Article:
So I’ve been travelling around the country, helping to make a documentary about the Constitution (along with Insignia Films and TPT National Productions) for PBS. And every now and then, I’ll post some some updates and thoughts here.
Yesterday, in Charlottesville, VA, I had the honor of interviewing Judge J. Harvie Wilkinson of the Fourth Circuit Court of Appeals. He’s a gentleman and a scholar — literally! — and stands out from the crowd of pontificiators and pundits for his basic intellectual honesty: he advances the same position in all cases, even if it hurts his own side.
To wit: as he explains in this op-ed, Judge Wilkinson, a conservative, believes that both sides in our political debate are guilty of looking for political solutions over in the judiciary, where they don’t belong. And this is a genuine both-sides argument, rather than a false equivalence, in that he is unquestionably correct that liberals have often looked to the courts to validate and expand certain rights, just as conservatives have (more recently) looked to the court to validate and expand other rights. For example, he may well be personally opposed to the Affordable Health Care Act, but as he told Jess Bravin of the Wall Street Journal, he doesn’t believe the Supreme Court is the place to decide the issue. The Constitution, he eloquently pointed out to me, is not merely — or even primarily — an assertion of rights. It is a framework for deciding political questions, and the courts should always defer to the decisions made under that framework.
This is a refreshing thing to hear, especially in a political and legal environment in which many people cite Principles that support their policy goals, and tend to drop those principles when they don’t. But Judge Wilkinson said something that made me think … he endorsed the view, most famously voiced by Chief Justice John Roberts at his confirmation hearing, that judges should be “umpires,” ”calling balls and strikes” rather than interposing their opinion on what should be political questions.
The sentiment is noble, and in line with Judge Wilkinson’s sincere expression of judicial integrity and restraint. But how useful a metaphor is it? Thinking about it, the comparison of judges to (baseball) umpires is illuminating, in a different way than intended.
Consider: these are the rules for defining a strike under the current MLB Baseball Rulebook.
A STRIKE is a legal pitch when so called by the umpire, which—
(a) Is struck at by the batter and is missed;
(b) Is not struck at, if any part of the ball passes through any part of the strike
zone; Rule 2.00
(c) Is fouled by the batter when he has less than two strikes;
(d) Is bunted foul;
(e) Touches the batter as he strikes at it;
(f) Touches the batter in flight in the strike zone; or
(g) Becomes a foul tip.
The STRIKE ZONE is that area over home plate the upper limit of which is a
horizontal line at the midpoint between the top of the shoulders and the top of the uniform
pants, and the lower level is a line at the hollow beneath the kneecap. The Strike Zone shall
be determined from the batter’s stance as the batter is prepared to swing at a pitched ball.
(For diagram of STRIKE ZONE see page 23.)
And be aware that there’s even more seemingly endless rules defining foul balls, struck batters, and legal pitches, just as precisely worded. Now, imagine that the rules of baseball had been laid down in say, 1830, just as the rudimentary sport was first being played in America. And let’s say that in those rules, the definition of Strike was:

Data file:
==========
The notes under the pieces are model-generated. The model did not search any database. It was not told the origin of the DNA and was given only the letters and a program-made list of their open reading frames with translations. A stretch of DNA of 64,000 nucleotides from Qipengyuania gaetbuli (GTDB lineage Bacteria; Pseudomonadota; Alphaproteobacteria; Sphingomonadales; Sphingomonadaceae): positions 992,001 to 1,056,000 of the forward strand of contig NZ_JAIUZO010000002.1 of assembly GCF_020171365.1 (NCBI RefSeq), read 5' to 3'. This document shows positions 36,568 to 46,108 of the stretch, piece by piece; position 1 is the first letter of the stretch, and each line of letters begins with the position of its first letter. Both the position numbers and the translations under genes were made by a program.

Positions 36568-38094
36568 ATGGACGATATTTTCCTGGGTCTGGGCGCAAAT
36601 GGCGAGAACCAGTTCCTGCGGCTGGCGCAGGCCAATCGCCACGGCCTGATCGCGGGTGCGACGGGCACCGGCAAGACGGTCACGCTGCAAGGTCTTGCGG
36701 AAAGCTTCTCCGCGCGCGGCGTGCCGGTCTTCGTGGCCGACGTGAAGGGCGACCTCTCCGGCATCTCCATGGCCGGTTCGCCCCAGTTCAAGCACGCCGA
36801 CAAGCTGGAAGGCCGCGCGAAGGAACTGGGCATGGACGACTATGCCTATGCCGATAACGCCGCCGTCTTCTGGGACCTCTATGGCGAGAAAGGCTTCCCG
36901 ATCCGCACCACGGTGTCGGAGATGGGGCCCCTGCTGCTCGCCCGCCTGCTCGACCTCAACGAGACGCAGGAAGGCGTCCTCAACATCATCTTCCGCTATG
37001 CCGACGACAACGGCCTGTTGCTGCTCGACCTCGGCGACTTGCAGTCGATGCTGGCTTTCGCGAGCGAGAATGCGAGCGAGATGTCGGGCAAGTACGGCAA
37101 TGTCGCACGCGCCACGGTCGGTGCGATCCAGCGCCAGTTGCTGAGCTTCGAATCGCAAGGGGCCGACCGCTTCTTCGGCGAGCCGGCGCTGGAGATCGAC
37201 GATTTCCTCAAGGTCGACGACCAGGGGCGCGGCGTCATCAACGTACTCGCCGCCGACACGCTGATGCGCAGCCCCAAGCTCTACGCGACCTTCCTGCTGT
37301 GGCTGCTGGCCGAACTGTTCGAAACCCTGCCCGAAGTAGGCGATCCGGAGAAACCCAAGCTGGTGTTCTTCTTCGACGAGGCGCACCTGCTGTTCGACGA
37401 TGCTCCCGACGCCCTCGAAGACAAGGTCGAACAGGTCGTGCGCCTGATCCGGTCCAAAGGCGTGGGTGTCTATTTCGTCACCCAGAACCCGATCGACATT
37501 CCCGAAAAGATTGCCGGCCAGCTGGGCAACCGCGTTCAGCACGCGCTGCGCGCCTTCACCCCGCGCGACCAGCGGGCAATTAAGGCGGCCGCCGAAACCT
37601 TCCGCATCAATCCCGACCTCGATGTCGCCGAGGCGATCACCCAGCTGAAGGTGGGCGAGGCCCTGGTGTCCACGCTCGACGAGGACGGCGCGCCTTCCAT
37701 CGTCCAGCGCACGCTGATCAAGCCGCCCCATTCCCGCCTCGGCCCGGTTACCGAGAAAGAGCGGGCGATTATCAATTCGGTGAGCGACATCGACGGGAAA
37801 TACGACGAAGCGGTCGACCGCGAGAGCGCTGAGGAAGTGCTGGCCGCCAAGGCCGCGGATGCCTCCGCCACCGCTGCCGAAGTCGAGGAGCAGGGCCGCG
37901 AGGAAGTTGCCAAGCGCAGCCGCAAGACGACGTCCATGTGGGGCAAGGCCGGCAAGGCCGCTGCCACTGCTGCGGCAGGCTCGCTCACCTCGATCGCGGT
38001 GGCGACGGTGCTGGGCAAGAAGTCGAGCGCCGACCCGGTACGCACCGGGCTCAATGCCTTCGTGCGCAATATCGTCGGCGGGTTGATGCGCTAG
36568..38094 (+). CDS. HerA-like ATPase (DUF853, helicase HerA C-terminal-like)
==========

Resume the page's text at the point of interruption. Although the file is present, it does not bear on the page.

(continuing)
A pitch that a reasonably skilled hitter could hit.
And further, let’s say that the rules of baseball would have the force of law in all games and would be very, very hard to change… say, only by getting the vote of 3/4 of all players and fans.
How would umpires apply such a vague rule? Well, they’d rely on the work of other umpires, and precedent, and circumstances as they altered over time — as pitchers got better, and batters got better, and equipment changed. They’d consider stability to be important — the game couldn’t function if you effectively changed the rules all the time — but also understand that sometimes, change was necessary to correct prior error or to allow for new circumstances. There would probably be reams of written decisions, commentary, and commentary on commentary, helping a umpire guide exactly how he or she would define a strike in any given case; and of course in the end, the umpire would have to rely on his or her own best sense of what’s good for the game. No umpire would want to make the game impossible to play by being too strict or too lax in his or her judgements… but each umpire would have strong feelings, as a lover of the game, as to how the rule should be applied.
In other words, it would mirror the real historical state of constitutional jurisprudence. Because judges are not interpreting rules like the MLB Rulebook. They’re interpreting rules like this one:
The Congress shall have Power [....]To regulate Commerce with foreign Nations, and among the several States, and with the Indian Tribes.
What does “regulate commerce” mean? (and how about “among?”) Law libraries are filled with walls of volumes on that very topic; it’s never been resolved to everyone’s complete satisfaction, and probably never will be.
So the response to Judge Wilkinson’s aspiration to simply be an umpire, calling balls and strikes: well, it’s pretty to think so.
By the way, Chris Buchanan, a producer on the project (and a devoted, old school, non-bandwagon Nats fan) points out that even with the specific definition of a strike in place, it’s well known in baseball that the actual strike zone depends on the umpire behind the plate… some umps call it wide, some tight, some low and some high, and frustratingly, some keep changing from day to day. So even umpires who just call balls and strikes don’t really just call balls and strikes.